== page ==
Friday 10th May 2024 turned out to be the only truly clear day this month; and just in time as hiking beyond May is not recommend with weather on the mountain having claimed a number of lives in the past. In short we were blessed to have a glorious day that afforded us awesome views and safe conditions. The latter was particularly important as this was the first time we were hiking in these conditions and at this altitude.

Initially we planned to do the hike Saturday. Because of the danger of hiking in bad weather, we made sure to book accommodation that would allow for last minute cancelations. On Wednesday, after looking at the weather forecast, Jon decided that we needed to move things to Friday or else we would possibly miss the opportunity to do the hike this season. Thus, after making changes to our accommodation and work schedules we headed down to Taranaki Thursday afternoon, arriving at Egmont Eco Lodge at 8:45pm that evening. While very basic, the lodge was functional, affordable and the management very accommodating.

On the way in we an impressive array of at least 15 Starlink satellites. Be warned, there is basically only one petrol station (which we are not sure is open in the evening) in the shaded area below and hardly any place to get food after hours. In short this is not a road you would want to break down on or have not comfort food with you.

There were some interesting corners on the later stretch of road

After a Burger Fuel dinner, we checked in, got our gear ready and set our alarms for 2:20am the next morning. We needed to make an early start so that we could get to the summit before 10am which was the time time that the live cams seemed to indicate that the clouds moved in each day.

After a solid, but short sleep, we awoke, dressed, ate breakfast and headed off to Egmont National Park Visitor Centre, arriving at 3:15am. The hike is rated as an 8 to 10 hour hike but I am not the fastest taking just over 13 hours (including breaks).

12,8km, rising 1,777m to above 2,500m.

As there was no moon (a full moon would have made everything just perfect) it was pitch back and so using our headlamps and All Trails, we headed out from the visitor centre.

Besides food and water we had our walking poles, ice axe, crampons, helmet and various layers of clothing together with an emergency beacon. Much of this gear can be hired from places like Bivouac at reasonable rates. Besides this sort of hiking being a new experience for us, we also began to understand the dangers associated with such hikes as we dodged rock and ice falls that resulted from the thawing and freezing of ice throughout the day. We also found out how important it was to have thought about how to self-arrest should you slip on the ice or miss your step. A simple tumble on these slopes could see one careering down the mountain for hundreds of meters; and that would not end well.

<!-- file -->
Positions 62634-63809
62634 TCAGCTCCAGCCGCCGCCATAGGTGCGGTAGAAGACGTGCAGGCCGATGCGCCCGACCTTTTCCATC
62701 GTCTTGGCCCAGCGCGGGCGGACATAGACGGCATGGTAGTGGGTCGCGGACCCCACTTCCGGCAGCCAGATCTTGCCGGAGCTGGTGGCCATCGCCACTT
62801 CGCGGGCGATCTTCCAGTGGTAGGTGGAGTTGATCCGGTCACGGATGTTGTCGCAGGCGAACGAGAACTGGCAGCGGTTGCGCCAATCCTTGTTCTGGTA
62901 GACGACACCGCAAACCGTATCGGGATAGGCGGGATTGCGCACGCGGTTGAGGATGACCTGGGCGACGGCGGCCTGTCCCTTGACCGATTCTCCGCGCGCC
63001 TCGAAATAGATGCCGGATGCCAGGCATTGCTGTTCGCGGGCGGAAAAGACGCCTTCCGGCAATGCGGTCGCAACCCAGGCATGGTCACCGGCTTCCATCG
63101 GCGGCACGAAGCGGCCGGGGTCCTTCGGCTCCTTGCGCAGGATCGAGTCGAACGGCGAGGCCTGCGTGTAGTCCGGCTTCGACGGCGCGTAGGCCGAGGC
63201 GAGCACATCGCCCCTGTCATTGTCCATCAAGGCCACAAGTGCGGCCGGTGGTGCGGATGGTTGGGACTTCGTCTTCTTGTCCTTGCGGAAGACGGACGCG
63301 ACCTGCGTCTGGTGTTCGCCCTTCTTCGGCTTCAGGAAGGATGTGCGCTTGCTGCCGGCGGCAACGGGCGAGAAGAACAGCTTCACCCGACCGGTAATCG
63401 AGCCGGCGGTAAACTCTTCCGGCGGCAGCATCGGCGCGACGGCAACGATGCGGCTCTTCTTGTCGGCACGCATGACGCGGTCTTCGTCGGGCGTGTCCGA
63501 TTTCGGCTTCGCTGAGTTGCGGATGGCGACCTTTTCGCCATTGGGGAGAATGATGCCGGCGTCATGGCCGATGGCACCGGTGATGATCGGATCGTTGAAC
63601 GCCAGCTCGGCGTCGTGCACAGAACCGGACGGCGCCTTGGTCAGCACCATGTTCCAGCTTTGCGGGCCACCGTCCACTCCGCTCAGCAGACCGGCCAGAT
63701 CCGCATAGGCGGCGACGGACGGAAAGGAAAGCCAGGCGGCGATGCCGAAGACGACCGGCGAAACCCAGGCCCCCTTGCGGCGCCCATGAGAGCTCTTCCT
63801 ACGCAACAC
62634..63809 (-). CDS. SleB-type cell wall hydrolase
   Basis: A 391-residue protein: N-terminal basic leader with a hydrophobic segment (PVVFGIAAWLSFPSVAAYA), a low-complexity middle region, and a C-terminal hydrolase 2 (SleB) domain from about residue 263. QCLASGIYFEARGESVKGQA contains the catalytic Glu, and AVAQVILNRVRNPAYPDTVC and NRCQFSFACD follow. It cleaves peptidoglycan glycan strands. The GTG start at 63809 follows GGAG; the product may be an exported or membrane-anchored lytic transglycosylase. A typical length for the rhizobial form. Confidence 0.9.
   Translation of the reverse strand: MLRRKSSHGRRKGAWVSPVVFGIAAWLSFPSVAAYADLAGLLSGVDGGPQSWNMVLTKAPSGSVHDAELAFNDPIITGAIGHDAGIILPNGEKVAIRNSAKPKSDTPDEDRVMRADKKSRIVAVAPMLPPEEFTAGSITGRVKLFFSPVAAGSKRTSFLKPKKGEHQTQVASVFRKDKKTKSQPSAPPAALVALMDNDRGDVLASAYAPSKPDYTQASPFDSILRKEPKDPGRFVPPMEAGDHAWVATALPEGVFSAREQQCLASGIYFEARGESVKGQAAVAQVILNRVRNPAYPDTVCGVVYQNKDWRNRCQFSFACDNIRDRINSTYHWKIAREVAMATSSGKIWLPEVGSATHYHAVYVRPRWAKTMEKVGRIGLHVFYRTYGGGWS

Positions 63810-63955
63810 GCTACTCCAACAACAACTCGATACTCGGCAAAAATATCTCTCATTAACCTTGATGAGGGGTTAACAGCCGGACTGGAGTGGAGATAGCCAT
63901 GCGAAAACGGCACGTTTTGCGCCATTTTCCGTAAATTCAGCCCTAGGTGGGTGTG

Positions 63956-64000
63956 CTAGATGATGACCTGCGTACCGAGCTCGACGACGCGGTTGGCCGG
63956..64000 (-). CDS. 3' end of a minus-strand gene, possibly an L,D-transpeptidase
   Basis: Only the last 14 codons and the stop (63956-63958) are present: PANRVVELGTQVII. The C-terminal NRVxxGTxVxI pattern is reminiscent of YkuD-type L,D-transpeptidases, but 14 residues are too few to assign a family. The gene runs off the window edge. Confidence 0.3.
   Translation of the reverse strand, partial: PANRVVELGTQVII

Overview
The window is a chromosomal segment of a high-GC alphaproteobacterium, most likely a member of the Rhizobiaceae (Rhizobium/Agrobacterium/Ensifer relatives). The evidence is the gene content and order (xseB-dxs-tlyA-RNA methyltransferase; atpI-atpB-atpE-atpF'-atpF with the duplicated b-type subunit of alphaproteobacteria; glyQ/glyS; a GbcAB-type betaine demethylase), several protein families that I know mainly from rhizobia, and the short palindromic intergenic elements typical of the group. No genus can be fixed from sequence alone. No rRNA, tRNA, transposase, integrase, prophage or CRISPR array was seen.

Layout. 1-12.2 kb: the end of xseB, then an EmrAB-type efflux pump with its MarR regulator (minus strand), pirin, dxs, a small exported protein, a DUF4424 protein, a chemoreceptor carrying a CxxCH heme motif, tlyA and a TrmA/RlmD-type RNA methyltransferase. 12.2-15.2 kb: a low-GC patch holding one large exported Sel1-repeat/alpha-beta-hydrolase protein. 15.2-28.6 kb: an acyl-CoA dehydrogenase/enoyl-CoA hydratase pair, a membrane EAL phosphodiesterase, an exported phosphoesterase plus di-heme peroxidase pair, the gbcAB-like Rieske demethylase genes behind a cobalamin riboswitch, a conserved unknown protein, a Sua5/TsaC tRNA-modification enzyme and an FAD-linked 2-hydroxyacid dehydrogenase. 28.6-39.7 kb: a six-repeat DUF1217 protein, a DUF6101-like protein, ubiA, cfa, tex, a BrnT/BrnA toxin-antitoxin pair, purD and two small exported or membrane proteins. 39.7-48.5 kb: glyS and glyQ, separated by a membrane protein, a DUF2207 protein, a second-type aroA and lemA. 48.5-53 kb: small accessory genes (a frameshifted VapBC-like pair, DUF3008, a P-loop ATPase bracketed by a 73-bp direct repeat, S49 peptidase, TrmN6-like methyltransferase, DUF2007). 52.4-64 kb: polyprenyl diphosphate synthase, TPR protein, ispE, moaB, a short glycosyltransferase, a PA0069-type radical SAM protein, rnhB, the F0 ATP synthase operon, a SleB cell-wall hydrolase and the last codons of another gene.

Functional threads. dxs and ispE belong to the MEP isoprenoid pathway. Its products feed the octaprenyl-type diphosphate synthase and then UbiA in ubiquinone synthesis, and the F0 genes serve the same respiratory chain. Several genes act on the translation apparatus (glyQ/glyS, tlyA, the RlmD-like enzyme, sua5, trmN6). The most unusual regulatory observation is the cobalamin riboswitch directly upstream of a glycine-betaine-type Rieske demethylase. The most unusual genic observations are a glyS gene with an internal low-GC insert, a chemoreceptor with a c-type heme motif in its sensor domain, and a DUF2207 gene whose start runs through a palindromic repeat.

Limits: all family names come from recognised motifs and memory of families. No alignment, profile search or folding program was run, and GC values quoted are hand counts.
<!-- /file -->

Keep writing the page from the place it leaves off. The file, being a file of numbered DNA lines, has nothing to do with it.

When we reached the Mountain Hut, we took shelter from the wind in the entrance hall, where we put on our crampons and started heading up the icy steps.

As the sun rose we could see Mt Ruapehu and Tongariro in the distance.

Mt Taranaki is the second highest peak on the North Island (approximately 2,500m), with Mt Ruapehu being the highest (approximately 2,700m).


By the time I got to the crater I did not think I was going to make the summit (a thought that later proved correct). I was basically broken and out of gas but at the same time I was satisfied that I had given it my best shot and happy that I at least had arrive here.

Coming over the ridge and around into the crater

Crater video

After a motivational call from my boss (yes there was cell coverage and my phone rang) I decided to try an press on, climbing up the side of the crater. This proved to be too steep with the snow too soft and turned out to also be the incorrect route.

At this point I basically threw in the towel, only to see Jon coming back down the correct route and so I thought I may as well give it one more go. Limping around the side I was hit by high winds blowing snow across the surface of a steep slope. With only 50 to 100 meters to go I was too spent to complete the final haul. And so below is the highest point that I got to.

It was around midday and the clouds had not come in yet meaning that Jon's patience in staying with me had not cost him the chance to summit and experience first hand the breath-taking views from the top.


Summit video

After a break, and lunch in the crater, we headed back down the long, slow and (in my case) painful track.


A brief survival rest

We arrived back at our car around 5pm that evening and while I initially told Jon that I was never climbing another volcano in my life again, I think that I just might be up for giving Mt Ruapehu a go next year. But if I do, I am going to do much more steep terrain training; I need to remind my brain that I am no longer in my twenties 😄

In short it was an awesome day where we had the entire mountain to ourselves, in perfect weather.